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TABLE OF CONTENTS.

REPORT.

Page.

The free ship bill......

IX

Present state of American over-sea navigation........................

Substitution of steam and steel for sail and wood...

XII

Increase in ocean-carrying trade, consequent upon the new tariff act.. XIII

Operation of the registry law.......

XIV

Fear of old vessels ..

XVI

Policy of other nations..

XVI

American ownership under foreign flags........

XVII

Charter of foreign vessels............

XVII

Value of the carrying trade.........

XVIII

Free registry and subsidies not conflicting or alternative propositions. XVIII

Subsidies and mail compensation ....

XVIII

Subsidies not clear profit..

XVIII

Forms of bounties and subsidies......

XIX

British mail payments....

XIX

Adiniralty subventions......

XXI

French and Italian bounties.......

XXI

Discriminating taxes on shipping........

XXI

Not a practical measure...

XXII

Purpose of such taxes in early American history ........

XXII

Cost of construction .......

XXII

Average valuation of merchant steamships ......

XXIII

Cost of operation and maintenance...

XXIV

Percentage of chief factors ....

XXV

XXV

Repairs, depreciation, insurance, interest...

XXVI

Taxation ...........

XXVI

Decrease of American seameil .........

XXVII

Nativity of merchant crews.....

XXVIII

Apprentices....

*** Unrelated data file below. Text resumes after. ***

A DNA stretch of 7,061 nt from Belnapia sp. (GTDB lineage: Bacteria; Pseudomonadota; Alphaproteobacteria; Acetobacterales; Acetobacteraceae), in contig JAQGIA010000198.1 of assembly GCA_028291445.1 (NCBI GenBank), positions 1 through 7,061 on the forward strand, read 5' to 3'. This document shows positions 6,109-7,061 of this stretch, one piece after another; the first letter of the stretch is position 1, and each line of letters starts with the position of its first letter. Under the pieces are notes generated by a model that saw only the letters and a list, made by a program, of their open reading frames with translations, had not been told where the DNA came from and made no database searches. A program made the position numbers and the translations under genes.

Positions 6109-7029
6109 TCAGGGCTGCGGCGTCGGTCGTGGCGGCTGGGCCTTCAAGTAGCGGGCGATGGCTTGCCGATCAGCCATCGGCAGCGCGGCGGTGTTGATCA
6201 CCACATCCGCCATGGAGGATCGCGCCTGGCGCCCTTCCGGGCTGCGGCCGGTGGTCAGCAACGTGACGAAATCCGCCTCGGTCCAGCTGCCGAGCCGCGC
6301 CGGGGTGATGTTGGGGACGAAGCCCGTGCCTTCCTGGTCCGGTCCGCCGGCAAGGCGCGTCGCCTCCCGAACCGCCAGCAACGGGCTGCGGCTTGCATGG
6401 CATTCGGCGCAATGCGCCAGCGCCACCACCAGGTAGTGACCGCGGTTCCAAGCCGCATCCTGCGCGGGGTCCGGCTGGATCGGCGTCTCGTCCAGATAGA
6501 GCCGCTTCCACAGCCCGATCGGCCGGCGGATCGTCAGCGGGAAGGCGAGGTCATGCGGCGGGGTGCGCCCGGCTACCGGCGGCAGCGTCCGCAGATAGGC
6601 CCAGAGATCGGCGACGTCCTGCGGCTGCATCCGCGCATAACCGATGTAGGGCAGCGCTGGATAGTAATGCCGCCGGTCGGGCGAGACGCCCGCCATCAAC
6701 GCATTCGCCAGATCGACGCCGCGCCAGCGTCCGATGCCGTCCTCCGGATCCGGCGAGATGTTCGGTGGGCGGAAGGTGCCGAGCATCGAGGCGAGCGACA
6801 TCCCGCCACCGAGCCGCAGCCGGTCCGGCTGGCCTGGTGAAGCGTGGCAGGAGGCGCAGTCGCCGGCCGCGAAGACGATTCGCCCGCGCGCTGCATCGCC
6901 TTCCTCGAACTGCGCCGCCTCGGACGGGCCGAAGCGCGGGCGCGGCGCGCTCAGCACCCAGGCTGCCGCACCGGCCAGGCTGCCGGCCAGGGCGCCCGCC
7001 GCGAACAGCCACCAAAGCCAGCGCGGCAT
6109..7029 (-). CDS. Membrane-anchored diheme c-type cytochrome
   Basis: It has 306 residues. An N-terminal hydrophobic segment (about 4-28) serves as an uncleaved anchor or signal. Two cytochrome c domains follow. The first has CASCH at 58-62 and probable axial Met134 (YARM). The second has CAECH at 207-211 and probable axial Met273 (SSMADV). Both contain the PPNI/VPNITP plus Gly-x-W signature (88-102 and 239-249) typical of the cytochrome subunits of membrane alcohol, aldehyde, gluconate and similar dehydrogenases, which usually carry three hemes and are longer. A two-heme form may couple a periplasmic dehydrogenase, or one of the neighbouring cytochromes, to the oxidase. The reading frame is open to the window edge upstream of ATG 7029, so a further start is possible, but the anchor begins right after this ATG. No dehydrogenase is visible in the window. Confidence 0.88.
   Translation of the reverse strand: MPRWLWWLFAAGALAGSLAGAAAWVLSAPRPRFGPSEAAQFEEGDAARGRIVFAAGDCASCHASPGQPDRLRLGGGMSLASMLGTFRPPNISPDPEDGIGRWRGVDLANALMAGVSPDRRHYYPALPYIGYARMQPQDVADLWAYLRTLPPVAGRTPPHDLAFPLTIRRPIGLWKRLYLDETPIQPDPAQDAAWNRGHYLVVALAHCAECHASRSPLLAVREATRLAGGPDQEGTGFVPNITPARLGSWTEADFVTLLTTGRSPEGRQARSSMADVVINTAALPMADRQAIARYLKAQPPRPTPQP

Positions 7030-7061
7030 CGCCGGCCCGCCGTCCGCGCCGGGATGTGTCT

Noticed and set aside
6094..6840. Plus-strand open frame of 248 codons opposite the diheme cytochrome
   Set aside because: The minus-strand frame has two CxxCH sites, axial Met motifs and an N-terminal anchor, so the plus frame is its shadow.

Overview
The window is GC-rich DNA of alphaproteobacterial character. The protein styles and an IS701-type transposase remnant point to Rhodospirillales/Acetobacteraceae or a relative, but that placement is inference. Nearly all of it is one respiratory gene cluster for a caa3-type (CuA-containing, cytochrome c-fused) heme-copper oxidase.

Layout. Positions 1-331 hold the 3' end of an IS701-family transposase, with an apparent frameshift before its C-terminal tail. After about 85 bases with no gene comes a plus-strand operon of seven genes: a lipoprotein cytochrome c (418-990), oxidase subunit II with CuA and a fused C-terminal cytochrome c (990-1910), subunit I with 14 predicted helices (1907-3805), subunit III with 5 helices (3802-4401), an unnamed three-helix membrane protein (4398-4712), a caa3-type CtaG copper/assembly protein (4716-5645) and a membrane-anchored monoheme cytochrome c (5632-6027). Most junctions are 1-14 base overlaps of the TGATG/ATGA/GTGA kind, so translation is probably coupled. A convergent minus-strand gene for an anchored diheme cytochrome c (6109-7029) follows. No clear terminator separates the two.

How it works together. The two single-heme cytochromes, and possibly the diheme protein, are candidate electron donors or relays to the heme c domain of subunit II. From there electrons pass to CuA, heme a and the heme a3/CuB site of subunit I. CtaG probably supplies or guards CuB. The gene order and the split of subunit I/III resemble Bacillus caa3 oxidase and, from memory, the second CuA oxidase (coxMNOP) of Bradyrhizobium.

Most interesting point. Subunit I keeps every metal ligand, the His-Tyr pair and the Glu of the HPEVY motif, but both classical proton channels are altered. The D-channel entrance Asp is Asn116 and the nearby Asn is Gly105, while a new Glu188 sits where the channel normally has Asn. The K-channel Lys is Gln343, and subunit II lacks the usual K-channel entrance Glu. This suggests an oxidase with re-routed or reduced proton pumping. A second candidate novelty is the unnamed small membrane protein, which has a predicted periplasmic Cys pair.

XXVIII

School-ships ........

XXIX

Reserve of merchant seamen ..

XXIX

Wages..................

XXIX

Bases of comparison ....

XXX

Abolition of registry b

XXXII

Remission of penalties ....

XXXIII

Tonnage tax ........

XXXIII

Operation of reciprocity section...

XXXIV

Disadvantages of net tonnage as basis of tax...

. XXXV

Advantages of gross tonnage as basis of tax...

XXXVII

Proposed law reducing rate and levying tax on gross tonnage..

XXXVIII

Net tonnage..............

XXXIX

Proposed change in law increasing deductions

XXXIX

International appendix......

XLI

Repaired foreign wrecks .........................

XLI

United States shipping commissioners .....

XLII

Purpose, extent, and cost of service...

XLII

Increase of facilities and powers desirable..

XLIII

State taxation of shipping......................

XLIII

Decisions of U. S. Supreme Court

XLIV

Nature and effect of taxes on shipping ...

XLV

Taxes paid by foreigu steamships.....

XLVI

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APPENDIXES.

A. Suggested legislation.........

1 Free ship bill........

2. Tonnage tax bill.....